25 diagrammed scenes to help eliciting demonstratives

Author : David Wilkins

Publication date : 1999

Questionnaire URL : http://fieldmanuals.mpi.nl/volumes/1999/1999-demonstrative-questionnaire-this-that/

Bibliographical references :

Wilkins, David. 1999. The 1999 demonstrative questionnaire: 'this' and 'that' in comparative perspective. In David Wilkins (ed.), Manual for the 1999 Field Season, 1-24. Nijmegen: Max Planck Institute for Psycholinguistics. doi:10.17617/2.2573775.


"This 'questionnaire' is an eliciation tool which is meant to help a researcher begin to identify the (extensional) range of use of (some of the) basic spatial demonstrative terms in their research language. It attempts to correct some of the short-comings of previous tools that we have developed for the exploration of demonstratives. Previous tools were both too narrow and too open-ended: they focused to narrowly on contrastive use of demonstratives for objects in table-top space, and they did not constrain situations sufficiently to allow for rigorous cross-language comparison. Prior trialing of the current elicitation tool suggests that it will allow us to design a similarity space for the extensional comparison of (some) demonstrative terms cross-linguistically, much in the same way that we were able to compare the application of "COME" and "GO" verbs across languages.
It is important to note, at the outset, that this elicitation tool has NOT been designed to cover all the relevant distinctions that are known to exist within the demonstrative systems of the world's languages. Instead, it has concentrated on those parameters within systems which, cross-linguistically, appear to be the most common. Thus, it has been designed to help differentiate and compare:
(i) speaker-anchored vs. addressee.;.anchored vs. speaker&addressee-anchored vs. other-anchored terms
(ii) distance distinctions (up to at least four degrees of distance distinction from speaker)
(iii) distinctions of visibility versus non-visibility.
Further, if employed as intended, it should help the researcher assess the roles played by gesture, addressee knowledge and attention, and different domains of object access in guiding the selection and use of demonstrative terms." (Wilkins, 1999: 1)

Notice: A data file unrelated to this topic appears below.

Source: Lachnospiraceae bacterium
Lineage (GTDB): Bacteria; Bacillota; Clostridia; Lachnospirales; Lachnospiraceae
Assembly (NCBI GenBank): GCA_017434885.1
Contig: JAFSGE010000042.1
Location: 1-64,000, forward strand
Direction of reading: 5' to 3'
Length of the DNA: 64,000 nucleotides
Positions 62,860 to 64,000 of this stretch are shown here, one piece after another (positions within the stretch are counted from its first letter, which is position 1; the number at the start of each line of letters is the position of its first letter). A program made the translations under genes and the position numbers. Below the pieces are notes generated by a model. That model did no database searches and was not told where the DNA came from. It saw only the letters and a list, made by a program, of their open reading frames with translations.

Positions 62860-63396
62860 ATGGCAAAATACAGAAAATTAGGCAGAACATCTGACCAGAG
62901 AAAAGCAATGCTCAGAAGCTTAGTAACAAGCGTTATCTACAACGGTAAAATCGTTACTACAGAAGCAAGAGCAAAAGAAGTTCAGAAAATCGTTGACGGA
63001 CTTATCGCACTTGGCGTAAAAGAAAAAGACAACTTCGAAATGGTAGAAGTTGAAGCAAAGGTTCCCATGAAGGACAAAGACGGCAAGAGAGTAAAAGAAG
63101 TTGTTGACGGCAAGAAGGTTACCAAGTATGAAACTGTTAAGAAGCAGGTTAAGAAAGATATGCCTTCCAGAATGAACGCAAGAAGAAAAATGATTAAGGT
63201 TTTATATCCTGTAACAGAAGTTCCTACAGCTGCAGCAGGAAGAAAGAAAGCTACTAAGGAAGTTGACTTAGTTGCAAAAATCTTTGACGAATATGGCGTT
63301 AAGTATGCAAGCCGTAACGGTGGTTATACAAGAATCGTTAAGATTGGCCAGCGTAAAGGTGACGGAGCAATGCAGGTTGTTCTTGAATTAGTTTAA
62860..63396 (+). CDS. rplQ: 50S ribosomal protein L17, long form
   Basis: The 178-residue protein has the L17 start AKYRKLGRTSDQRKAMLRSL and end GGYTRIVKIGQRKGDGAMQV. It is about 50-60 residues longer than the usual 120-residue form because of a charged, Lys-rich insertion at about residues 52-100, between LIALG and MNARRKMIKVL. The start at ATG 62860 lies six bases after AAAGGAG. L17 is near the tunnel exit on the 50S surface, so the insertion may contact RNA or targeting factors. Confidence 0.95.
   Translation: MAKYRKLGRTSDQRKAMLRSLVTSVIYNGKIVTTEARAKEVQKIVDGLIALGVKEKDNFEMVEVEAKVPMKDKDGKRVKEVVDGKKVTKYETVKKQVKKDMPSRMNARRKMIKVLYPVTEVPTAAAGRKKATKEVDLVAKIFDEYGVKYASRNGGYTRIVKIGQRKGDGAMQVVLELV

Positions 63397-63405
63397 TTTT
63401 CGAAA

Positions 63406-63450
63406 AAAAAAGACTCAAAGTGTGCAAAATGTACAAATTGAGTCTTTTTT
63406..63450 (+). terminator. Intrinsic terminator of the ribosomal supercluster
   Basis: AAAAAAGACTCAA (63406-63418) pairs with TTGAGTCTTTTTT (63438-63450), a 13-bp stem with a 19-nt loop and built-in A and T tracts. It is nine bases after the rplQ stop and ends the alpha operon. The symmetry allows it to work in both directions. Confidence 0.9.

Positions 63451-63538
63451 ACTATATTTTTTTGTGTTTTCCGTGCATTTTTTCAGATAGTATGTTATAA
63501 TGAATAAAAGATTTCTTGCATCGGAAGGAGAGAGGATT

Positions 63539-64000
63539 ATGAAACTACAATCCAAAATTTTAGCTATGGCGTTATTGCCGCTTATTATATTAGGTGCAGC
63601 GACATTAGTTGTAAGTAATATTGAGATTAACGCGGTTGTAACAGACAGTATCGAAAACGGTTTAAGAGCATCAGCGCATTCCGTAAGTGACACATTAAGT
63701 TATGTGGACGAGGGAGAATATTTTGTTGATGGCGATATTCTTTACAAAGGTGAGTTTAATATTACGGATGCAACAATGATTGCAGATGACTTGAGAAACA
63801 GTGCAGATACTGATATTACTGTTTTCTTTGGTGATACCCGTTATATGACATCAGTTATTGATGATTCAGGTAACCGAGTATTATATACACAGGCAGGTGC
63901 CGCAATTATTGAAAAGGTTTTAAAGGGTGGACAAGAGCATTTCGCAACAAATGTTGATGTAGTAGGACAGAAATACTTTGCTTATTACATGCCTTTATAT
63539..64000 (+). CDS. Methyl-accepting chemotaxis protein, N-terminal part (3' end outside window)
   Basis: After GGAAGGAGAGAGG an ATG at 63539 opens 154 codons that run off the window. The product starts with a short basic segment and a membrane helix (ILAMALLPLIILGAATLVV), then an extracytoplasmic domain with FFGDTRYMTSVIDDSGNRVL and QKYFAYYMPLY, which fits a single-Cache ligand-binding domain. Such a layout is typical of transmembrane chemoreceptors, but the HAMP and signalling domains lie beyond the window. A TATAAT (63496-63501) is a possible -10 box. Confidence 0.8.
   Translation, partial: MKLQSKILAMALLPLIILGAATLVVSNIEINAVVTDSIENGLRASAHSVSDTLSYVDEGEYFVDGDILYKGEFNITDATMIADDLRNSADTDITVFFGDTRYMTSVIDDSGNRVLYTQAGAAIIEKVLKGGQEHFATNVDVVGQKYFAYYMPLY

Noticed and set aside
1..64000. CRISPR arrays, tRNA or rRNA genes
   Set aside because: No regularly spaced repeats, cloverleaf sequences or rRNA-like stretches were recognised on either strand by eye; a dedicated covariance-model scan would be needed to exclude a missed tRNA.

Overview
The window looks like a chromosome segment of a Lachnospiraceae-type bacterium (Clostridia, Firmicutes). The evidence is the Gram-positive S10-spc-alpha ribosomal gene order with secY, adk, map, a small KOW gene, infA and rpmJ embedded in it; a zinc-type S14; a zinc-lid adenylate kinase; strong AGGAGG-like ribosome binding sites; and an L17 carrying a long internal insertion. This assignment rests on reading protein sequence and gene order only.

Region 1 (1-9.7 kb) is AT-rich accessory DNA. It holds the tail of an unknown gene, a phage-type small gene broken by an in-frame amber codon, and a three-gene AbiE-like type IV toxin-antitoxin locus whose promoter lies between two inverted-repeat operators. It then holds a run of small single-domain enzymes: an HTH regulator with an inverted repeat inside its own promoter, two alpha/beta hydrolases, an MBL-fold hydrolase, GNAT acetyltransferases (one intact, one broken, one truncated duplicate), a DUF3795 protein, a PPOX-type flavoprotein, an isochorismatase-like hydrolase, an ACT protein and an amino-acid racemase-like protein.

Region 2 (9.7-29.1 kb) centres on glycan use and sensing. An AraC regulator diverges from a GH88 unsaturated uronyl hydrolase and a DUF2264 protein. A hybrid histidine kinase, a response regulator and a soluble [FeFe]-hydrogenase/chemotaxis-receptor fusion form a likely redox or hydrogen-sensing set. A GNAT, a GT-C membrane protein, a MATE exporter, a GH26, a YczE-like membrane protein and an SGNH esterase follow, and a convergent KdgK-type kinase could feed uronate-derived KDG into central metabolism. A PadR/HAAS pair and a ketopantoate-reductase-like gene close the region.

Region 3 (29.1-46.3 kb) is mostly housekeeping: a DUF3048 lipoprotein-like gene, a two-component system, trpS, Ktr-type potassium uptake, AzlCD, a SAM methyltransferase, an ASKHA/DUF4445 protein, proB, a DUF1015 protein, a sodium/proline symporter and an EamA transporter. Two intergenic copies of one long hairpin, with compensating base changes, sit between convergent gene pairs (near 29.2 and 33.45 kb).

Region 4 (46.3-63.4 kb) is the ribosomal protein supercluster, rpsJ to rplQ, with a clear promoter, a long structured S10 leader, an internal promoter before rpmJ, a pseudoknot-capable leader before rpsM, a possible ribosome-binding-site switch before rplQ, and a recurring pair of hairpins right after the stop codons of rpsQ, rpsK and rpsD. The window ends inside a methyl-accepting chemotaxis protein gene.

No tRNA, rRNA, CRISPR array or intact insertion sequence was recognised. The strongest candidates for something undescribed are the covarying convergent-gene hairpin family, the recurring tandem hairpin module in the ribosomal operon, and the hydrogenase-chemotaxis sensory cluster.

Protocol summary

''This elicitation tool centers around a set of 25 diagrammed scenes in which a speaker is referring to a single object (non-contrastively) within the context depicted. These are NOT stimuli to be shown to language consultants. They are scenes to help you organize your own elicitation tasks and to help you keep track of relevant parameters and oppositions to test. [...] It is most preferable if you recreate the scene at the appropriate scale. You are also advised to keep track of natural demonstrative usage and see which, if any, of the 25 scene types they appear to represent. Next to each diagram is a description of the main features of the scene. Different manipulations of the same scene are also listed. Typical sentential frames in English are given as an example, but these are only intended as a guide to the intended distinctions.'' (Wilkins​, 1999: 1)

Development context

"Numerous people have contributed to the initial design and/or subsequent improvements of this questionnaire. These include: Felix Ameka, Michael Dunn, Jiirgen Bohnemeyer, James Essegbey, Raquel Guirardello, Birgit Hellwig, Sotaro Kita, Steve Levinson, Anna Margetts, Asli Ozyurek, Angela Terrill, and Barbara Villanova." (Wilkins​, 1999: 1)

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